As with University A, the structure of the degree is transparent, and enables students to achieve the programme outcomes associated with the subject benchmarks in the core units whilst still retaining flexibility of choice in the optional units. This provides the opportunity for students to focus on those areas of economics that especially appeal to them.
University B also runs a number of joint honours programmes, and Figure 4 shows how one of these programmes works.
This structure is for a joint honours degree in Economics and Politics, with students spending approximately half of their time studying each of the two main disciplines. In Part 1, students take 3 units in economics (micro, macro and QM), and 3 in Politics. There is also a ‘bridging unit’ (State and Economy) that serves to link the two disciplines together. There is also one free optional choice. In Part 2, there is a double unit that covers micro and macro, and another bridging unit (the Economics of Politics). Students then choose options from Economics and from Politics in such a way as to maintain approximate balance between the two disciplines. In Part 3, students take units in International Political Economy and the Political Economy of Globalisation, and then choose the remaining units from options in the two main disciplines.
This structure enables students following the programme to achieve the outcomes required to meet the subject benchmarks for both Economics and for Politics. An advantage of the 8-unit per year pattern over 6 per year is that it is more straightforward to maintain balance between the two disciplines that make up the joint degree. Given University B’s curriculum design, students also have flexibility to choose from a wide range of optional units in each of the disciplines.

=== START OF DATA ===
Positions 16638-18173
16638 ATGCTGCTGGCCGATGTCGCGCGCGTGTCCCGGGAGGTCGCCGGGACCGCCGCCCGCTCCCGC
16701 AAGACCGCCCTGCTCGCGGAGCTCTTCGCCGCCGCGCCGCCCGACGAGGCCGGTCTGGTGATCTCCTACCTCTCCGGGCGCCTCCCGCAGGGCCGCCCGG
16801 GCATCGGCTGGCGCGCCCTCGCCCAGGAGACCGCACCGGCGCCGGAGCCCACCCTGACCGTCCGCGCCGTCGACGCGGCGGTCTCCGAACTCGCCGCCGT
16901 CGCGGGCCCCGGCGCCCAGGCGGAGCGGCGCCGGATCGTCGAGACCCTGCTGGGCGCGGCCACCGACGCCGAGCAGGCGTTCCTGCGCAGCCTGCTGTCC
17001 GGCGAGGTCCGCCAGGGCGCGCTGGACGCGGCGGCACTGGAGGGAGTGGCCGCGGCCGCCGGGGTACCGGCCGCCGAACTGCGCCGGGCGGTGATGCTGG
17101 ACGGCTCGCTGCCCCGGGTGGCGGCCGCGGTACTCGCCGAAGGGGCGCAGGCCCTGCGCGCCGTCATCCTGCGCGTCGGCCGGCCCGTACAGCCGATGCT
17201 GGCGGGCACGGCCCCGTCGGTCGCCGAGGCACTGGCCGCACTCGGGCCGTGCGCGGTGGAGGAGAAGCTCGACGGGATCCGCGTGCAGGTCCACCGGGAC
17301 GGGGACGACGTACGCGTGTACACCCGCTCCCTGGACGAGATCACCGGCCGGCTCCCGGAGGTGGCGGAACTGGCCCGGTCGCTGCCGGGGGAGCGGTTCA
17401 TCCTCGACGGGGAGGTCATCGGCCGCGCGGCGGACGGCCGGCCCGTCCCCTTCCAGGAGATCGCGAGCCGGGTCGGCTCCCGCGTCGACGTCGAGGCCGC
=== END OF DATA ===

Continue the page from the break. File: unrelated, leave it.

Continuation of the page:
University C offers an interesting approach that blends units with different credit ratings. The structure is illustrated in Figure 5.
Figure 5: University C: a single honours economics programme
plus non-credit-bearing modules in Study skills (Part 1) and Careers skills (Part 2).
In Part 1, students follow 20 CATS-rated units in micro and macro, together with two 15 CATS-rated units in QM, streamed depending on whether a student has or has not taken A-level Mathematics. Students then take a 10 CATS unit, with a choice between ‘Economic Perspectives’ and ‘Current Economic Issues’, allowing students to gain a broader perspective on the use of economic analysis. Remaining credits come from a choice of options either in Economics or from other schools. These are mainly 10 CATS, but some are 20. In addition students take a unit that provides study skills, which is not credit-rated.